May 23, 2012
Dan-chan, graduate student in forestry who does research in the jungles of Malaysia and Borneo and intrepid Fuji-san climbing guide, met me at the train station in Sendai. Who was this samurai with the horned helmet who appeared everywhere in the region?
Date-san appeared on all the train station signs in cartoon form as a rice ball, onigiri, with horns; here he was at Matsushima.
Dan-chan took me on a bus up the hill past Tōhoku University where she studies.
NICHe: New Industry Creation Hatchery Center, a business incubator.
Date-san on a horse, impressed on a fence.
We arrived at a torii guarding the entrance to Sendai Castle, home of Date-san.
Zunda, almost as omnipresent in Tōhoku as Date-san.
Prayer blocks to hang on the fence, including good wishes for Tōhoku.
Animatronic lion fortunes; startling!
In memorial (notice the photographer?).
Finally, we met the statue of Date-san aside his horse.
Campaigning at age 14, Date-san took power from his father three years later, assuming the role of daimyō, 大名, “big name”, lord of the territory. He lost sight his right eye to smallpox in childhood, though whether it was removed later by him or one of his vassals remains unclear. Joseph Campbell wouldn’t be surprised at the similarity of this story to other myths: humans have a propensity toward the structure of these stories like this, common across cultures. During a series of land disputes Date-san’s father was kidnapped by a neighboring clan; as part of the rescue, his father demanded Date-san kill all the enemies, resulting in the father’s death as well. In a power struggle with his mother, he poisoned his brother and his mother fled.
Date-san improved the city of Sendai, turning the formerly small fishing village into a prosperous city. The Tōhoku Region was generally seen as a backwater, a remote area full of fishermen to the north. Date-san expanded trade and even sent a Western-style ship with an embassy of almost 200 people to Rome, visiting even Mexico and Spain en route. In a time when Christians were persecuted in Japan, Date-san was tolerant and even supportive of foreigners and their religious ideas. A few Japanese on the expedition stayed in Spain, their descents remaining to this day.
Dan-chan and I looked out over the city of Sendai, the cloudy haze preventing us from seeing the sea or far inland.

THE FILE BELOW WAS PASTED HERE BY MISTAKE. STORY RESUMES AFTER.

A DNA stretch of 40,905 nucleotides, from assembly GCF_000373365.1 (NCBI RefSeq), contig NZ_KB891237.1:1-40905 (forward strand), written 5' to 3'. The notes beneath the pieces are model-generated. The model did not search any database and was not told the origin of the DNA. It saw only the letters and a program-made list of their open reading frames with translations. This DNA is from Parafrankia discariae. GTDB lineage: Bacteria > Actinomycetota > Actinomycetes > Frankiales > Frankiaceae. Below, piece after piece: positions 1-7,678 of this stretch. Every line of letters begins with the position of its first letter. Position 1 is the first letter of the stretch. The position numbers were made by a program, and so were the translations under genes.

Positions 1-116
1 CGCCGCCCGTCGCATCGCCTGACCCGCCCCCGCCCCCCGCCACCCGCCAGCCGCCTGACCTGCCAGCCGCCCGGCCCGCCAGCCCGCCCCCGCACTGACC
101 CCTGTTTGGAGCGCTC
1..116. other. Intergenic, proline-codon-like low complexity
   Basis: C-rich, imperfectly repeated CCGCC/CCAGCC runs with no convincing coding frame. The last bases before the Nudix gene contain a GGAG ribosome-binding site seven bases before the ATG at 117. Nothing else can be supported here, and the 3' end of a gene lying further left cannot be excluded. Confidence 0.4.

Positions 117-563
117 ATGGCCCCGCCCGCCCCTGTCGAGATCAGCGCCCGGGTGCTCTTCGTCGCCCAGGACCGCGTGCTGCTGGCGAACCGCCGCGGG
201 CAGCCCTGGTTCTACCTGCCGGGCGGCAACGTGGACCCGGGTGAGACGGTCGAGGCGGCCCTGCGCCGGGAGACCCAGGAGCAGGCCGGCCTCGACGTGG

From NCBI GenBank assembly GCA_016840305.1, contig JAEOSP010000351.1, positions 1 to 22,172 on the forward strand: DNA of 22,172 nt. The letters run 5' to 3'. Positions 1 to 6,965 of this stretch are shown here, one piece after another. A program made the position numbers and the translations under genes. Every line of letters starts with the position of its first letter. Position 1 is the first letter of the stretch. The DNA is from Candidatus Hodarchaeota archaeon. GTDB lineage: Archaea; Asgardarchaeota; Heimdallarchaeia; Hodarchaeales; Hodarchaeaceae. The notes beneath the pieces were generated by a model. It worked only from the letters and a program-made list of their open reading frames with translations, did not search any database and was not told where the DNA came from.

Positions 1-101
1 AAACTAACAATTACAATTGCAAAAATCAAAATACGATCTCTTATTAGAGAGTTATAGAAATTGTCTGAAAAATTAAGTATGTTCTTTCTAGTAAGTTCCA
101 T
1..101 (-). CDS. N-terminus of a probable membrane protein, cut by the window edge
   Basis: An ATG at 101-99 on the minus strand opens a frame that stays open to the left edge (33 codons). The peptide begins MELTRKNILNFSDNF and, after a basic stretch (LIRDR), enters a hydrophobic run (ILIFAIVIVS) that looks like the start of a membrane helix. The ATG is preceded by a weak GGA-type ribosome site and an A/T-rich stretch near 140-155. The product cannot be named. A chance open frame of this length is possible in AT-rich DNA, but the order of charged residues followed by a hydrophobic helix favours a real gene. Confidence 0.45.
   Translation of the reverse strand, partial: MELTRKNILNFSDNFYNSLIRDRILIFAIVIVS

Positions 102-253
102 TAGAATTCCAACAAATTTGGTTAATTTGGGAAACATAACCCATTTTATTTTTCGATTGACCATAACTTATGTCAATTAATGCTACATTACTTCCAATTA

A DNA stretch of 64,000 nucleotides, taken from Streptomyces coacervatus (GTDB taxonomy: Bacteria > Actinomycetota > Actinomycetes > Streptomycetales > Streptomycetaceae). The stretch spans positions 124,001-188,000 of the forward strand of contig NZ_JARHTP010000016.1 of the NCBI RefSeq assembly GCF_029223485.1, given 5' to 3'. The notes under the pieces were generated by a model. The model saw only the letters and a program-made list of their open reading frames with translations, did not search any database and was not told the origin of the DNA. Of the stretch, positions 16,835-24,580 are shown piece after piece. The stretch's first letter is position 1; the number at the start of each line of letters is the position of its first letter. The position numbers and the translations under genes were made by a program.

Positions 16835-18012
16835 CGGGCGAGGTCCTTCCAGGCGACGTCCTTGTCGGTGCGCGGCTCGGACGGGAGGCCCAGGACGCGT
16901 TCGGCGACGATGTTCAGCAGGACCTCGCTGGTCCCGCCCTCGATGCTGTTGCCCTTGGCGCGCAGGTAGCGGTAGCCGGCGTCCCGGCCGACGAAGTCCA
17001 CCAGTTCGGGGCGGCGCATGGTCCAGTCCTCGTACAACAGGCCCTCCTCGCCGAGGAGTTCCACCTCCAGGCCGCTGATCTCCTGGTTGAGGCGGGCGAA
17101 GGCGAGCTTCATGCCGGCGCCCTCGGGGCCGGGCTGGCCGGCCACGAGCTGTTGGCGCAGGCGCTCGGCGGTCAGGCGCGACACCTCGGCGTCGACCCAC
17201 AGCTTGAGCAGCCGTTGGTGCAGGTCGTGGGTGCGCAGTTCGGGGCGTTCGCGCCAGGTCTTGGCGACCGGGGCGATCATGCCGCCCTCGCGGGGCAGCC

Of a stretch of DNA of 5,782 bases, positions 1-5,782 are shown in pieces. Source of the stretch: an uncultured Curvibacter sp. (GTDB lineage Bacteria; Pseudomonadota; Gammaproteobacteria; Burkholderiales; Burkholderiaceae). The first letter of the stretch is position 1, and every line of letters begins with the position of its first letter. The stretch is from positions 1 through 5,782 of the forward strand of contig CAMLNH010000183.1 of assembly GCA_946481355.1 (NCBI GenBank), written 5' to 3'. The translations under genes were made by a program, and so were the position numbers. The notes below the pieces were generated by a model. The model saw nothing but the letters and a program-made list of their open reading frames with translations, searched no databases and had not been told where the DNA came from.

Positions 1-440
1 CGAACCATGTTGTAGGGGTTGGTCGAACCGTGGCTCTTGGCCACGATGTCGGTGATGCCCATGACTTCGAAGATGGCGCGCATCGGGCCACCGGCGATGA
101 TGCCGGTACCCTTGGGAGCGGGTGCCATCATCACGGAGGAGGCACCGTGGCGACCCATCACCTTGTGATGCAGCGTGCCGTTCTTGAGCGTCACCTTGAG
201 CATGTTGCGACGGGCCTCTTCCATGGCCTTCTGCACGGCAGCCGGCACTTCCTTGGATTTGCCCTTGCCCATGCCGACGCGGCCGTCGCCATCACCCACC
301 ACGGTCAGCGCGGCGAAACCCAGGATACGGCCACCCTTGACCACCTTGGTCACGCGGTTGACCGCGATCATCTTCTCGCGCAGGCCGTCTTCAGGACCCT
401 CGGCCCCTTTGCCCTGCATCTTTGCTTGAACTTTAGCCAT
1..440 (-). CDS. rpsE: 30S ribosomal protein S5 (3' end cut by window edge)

On the far hill is one of the largest statues in the world, the Sendai Daikannon, 仙台大観音, a depiction of the Buddhist bodhisattva of compassion or the godess of mercy. Even though she’s 100 meters tall, she was too far away to photograph property.
Sendai toward the Pacific.
Both of us under Date-san.
Carry on, Northeastern Japan! Thousands of cranes formed columns inside.
We returned on the bus to town and walked to a fish market. It wasn’t as overwhelming as Tsukiji, but the variety of fish was still delightful.
ほや, or sea pineapple. Dan-chan had to convince me this was a sea creature and not a plant.
Sea urchin, うに.
Back at the train station, there were loads of zunda souvenirs.
And Date-san rendered in cute keychain form! かわいいね！ (Though the beef tongues… maybe a little 怖い.)
I tried zunda mochi ice cream for a snack.
Waiting for my train I watched the conductor timing the exit of his Shinkansen from the train station. がんばろう日本! がんばろう東北! Carry on, Japan; carry on, Northeastern Region!
The train pulled out into the gathering night for points south; mine followed shortly, taking me south toward Tōkyo.
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Lovely photos, Sondy!! I have a few comments on them, which I’ll leave here instead of on your flickr:
-Did you try a ずんだシェイク? It sounds amazing.
-That NICHe place has such an interesting name. The Japanese means “Tohoku University Future Science and Technology Joint Research Center.”
-The text on the side of the 新幹線 actually says がんばろう, not がんばるう.